Bending the kneeIf we continue to imagine our culture as unchanging, we will remain entombed in imagined hierarchies
We were out for dinner during Indra Jatra when we began to discuss the role of tradition in the 21st century. A few days previously, on a Monday, a friend had walked through Basantapur in the evening, just as the working day was coming to an end. The durbar square was so crowded, he said, with the jatra revellers that he had to abandon any hopes of walking across it. The night of the dinner, the square was equally crowded, chimed in another. Coming from Pokhara, where Indra Jatra isn’t really a thing, it was a revelation. How did the crowds manage to turn up day in and day out during a working week, I wondered.
“It’s tradition,” the friend said. I couldn’t make out if he was being sardonic or serious. But my response was, “How do people—young people at that—have so much time on their hands?” Was the draw of the tradition so strong, the culture so imbibed that the youth left their workplaces earlier than usual to participate in the jatra? Or was it something more than that?
There is no doubt that Nepal’s old traditions and cultures are still alive and vibrant, but every once in a while I begin to think about the dynamic times we live in, the globalised nature of our world, and the place of tradition in it. Can there be balance between tradition and modernity? Is one compatible with the other? Or does tradition need to evolve to keep in pace with modern times?
The now-famous Dashain visual of President Bidya Bhandari offering tika to various government functionaries, and the criticism of the almost-servile government functionaries bending low to receive tika brought back memories of that dinner. That it came during the week the Supreme Court of India removed the restrictions on women entering the famous Ayyappa temple in Kerala, and the subsequent protests against the decision made it even more serendipitous. To dismiss the outcry over them as unnecessary politicisation of a religious and traditional affair would be short-sighted; together, they are an affirmation of how deep religion has permeated into our states, and how our outlook is still determined by our traditions.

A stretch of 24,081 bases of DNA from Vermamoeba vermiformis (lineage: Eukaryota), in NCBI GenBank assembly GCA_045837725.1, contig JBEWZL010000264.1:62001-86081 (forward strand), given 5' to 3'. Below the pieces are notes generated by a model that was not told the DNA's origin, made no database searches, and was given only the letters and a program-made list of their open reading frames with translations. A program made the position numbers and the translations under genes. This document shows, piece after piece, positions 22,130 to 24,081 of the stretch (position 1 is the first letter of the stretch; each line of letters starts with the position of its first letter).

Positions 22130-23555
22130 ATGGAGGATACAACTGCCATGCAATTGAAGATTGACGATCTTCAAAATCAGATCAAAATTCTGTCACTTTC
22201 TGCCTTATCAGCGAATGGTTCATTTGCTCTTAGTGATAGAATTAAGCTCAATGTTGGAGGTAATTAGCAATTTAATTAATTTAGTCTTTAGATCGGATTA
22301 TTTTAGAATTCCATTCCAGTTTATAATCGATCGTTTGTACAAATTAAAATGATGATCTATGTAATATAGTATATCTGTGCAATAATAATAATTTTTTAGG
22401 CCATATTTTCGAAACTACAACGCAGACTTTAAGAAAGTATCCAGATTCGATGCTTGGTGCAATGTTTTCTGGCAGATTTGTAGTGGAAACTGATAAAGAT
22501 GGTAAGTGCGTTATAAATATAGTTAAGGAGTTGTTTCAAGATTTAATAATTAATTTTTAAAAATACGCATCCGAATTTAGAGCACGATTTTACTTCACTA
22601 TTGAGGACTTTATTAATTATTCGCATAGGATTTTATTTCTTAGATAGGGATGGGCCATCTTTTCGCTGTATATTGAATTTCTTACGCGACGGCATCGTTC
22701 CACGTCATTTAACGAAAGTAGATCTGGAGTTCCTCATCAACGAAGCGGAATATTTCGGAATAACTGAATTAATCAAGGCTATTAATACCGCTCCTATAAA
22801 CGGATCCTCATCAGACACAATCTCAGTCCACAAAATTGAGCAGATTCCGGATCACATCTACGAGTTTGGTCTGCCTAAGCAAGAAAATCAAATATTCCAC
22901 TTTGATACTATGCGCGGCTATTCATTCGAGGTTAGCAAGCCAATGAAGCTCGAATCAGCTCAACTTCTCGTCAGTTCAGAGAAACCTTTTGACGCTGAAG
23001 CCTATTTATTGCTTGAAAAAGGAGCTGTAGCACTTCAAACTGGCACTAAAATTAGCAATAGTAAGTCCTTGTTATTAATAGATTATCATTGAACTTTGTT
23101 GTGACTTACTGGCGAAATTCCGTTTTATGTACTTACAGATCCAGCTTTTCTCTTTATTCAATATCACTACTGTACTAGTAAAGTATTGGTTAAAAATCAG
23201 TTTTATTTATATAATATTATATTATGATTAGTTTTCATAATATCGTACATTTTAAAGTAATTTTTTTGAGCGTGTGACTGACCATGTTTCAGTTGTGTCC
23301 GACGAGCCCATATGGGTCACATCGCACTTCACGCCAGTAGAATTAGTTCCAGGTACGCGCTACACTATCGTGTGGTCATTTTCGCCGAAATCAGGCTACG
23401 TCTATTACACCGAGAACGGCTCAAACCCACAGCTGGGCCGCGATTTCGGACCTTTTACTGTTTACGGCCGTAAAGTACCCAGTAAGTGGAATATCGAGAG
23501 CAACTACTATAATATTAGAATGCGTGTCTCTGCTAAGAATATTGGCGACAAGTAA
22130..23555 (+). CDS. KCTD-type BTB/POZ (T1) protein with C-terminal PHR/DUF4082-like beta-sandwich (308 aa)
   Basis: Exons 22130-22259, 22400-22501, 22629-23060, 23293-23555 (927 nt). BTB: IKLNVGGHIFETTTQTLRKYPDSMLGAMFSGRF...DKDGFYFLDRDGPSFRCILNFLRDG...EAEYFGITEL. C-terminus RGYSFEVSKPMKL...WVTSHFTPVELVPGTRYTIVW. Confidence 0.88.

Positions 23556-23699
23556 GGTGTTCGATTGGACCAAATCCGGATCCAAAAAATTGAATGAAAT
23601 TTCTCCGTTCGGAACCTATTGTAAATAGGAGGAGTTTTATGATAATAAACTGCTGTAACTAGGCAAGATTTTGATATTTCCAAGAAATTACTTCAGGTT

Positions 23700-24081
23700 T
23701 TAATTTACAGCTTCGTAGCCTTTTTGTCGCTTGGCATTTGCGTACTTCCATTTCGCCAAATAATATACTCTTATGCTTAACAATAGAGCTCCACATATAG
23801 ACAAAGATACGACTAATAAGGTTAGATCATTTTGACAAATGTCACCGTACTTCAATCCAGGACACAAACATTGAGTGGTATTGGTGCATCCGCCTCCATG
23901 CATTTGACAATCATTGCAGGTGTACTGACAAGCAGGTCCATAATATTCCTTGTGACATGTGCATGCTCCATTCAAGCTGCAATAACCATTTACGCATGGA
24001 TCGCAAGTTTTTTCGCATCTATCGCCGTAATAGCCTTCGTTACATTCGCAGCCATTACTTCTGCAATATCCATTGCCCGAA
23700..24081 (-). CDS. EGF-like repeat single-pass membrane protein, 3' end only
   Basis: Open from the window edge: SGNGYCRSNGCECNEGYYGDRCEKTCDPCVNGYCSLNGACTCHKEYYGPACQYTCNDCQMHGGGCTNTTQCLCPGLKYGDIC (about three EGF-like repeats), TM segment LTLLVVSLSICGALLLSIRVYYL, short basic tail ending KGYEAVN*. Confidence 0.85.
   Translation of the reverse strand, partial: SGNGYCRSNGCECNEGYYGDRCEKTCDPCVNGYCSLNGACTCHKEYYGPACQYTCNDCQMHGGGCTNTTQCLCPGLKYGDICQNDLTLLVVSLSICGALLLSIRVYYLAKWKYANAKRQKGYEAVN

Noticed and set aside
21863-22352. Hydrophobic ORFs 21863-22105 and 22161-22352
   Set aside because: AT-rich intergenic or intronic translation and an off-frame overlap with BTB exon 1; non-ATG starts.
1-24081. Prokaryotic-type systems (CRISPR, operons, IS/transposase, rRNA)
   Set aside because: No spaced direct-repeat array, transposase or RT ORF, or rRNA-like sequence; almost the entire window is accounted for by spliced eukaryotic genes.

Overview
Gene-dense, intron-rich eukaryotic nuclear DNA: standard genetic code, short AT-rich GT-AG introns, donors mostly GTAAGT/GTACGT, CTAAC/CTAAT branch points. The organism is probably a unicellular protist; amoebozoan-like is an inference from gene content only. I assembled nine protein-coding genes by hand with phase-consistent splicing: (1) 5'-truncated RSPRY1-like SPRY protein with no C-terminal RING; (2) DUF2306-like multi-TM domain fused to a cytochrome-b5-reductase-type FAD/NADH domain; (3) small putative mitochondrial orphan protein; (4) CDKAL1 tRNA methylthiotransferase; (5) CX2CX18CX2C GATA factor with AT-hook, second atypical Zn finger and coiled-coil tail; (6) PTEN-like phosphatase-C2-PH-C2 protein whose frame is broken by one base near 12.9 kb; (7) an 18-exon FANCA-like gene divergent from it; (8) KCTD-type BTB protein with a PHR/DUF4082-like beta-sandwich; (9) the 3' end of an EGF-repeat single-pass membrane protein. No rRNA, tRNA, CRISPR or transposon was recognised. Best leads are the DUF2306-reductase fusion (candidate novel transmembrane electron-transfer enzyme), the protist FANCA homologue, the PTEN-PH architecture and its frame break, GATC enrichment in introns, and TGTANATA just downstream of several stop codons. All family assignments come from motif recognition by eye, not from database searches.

Culture versus modernity: it remains an eternal battle. In Simikot, during the annual Deudaha festival, an old man emphatically tried to impress upon me the festival’s importance. “This is part of our culture, part of Hindu culture. We cannot let it die,” he had said. From the numerous young people who had come to participate, it was clear that the festival wouldn’t die anytime soon. Part of the reason could be that the festival was rooted in romance: young men and women sang to each other songs laden with innuendo, in what was a traditional courtship ritual. But Deudaha had evolved. The number of days people danced had decreased, and it had also evolved into a space where raunchier songs could be sung (out of the earshot of elders).
Traditions, cultures, rituals—all these are spaces that negotiate the zeitgeist. But when they come up against the individualised 21st century worldview, these communal ideals face an uphill task. At the same time, the assumption that traditions must continue the way they were practiced a century ago is flogging a dead horse. Cultures and societies evolve, and so must tradition. To argue otherwise is futile: change is the only constant through history.
Religion and the state
In The Souls of China, journalist Ian Johnson traces the story of three different families in modern China over the course of a year. He showcases the respective families’ religious beliefs and practices, and argues that despite Mao’s Cultural Revolution—which attacked the ‘Four Olds’ of ideas, customs, culture and habits—religion had never fully been wiped out in China, and is in fact making a comeback by providing spiritual answers in a material world. But in a society like China, where the ruling party holds extraordinary power, even religion is guided to suit the needs of the state.